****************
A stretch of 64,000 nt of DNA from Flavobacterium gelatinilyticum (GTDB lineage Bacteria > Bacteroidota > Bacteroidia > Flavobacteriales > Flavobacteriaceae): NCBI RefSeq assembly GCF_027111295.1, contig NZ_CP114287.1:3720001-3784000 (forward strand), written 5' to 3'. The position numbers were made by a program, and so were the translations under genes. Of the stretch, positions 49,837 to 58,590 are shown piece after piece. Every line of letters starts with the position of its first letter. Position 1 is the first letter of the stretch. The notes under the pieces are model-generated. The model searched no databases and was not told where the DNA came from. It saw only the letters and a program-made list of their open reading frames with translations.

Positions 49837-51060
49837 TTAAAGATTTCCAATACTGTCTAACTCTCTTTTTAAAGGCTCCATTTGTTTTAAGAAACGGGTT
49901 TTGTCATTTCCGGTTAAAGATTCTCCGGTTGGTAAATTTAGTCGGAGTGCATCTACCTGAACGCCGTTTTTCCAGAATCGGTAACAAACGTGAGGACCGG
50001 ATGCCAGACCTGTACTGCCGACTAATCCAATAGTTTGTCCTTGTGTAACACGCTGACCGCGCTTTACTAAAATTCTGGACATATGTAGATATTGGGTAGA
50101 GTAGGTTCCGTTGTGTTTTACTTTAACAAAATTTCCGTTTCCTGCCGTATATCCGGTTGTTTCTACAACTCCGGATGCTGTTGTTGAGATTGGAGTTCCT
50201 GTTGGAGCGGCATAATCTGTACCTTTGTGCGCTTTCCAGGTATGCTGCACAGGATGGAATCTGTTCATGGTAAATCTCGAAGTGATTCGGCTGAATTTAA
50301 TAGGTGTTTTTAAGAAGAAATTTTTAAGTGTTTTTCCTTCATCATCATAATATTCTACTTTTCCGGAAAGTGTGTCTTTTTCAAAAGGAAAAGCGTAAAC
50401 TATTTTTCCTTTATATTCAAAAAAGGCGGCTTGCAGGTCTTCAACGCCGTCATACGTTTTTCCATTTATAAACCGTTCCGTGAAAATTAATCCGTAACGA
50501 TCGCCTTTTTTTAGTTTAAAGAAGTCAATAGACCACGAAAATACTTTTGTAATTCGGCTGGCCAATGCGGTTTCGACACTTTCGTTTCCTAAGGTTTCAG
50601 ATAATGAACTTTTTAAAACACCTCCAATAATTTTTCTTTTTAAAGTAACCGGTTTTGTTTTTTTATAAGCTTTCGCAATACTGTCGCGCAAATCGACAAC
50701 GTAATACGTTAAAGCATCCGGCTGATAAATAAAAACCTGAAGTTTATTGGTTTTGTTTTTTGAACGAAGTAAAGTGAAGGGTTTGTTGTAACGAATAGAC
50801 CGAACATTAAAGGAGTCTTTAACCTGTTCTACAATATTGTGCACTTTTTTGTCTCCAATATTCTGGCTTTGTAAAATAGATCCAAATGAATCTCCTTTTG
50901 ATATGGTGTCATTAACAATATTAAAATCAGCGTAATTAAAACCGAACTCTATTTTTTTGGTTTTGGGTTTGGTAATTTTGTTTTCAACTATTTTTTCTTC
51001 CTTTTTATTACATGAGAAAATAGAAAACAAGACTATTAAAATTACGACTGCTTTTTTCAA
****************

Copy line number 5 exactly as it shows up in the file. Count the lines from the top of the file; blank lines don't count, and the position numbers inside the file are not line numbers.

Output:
50001 ATGCCAGACCTGTACTGCCGACTAATCCAATAGTTTGTCCTTGTGTAACACGCTGACCGCGCTTTACTAAAATTCTGGACATATGTAGATATTGGGTAGA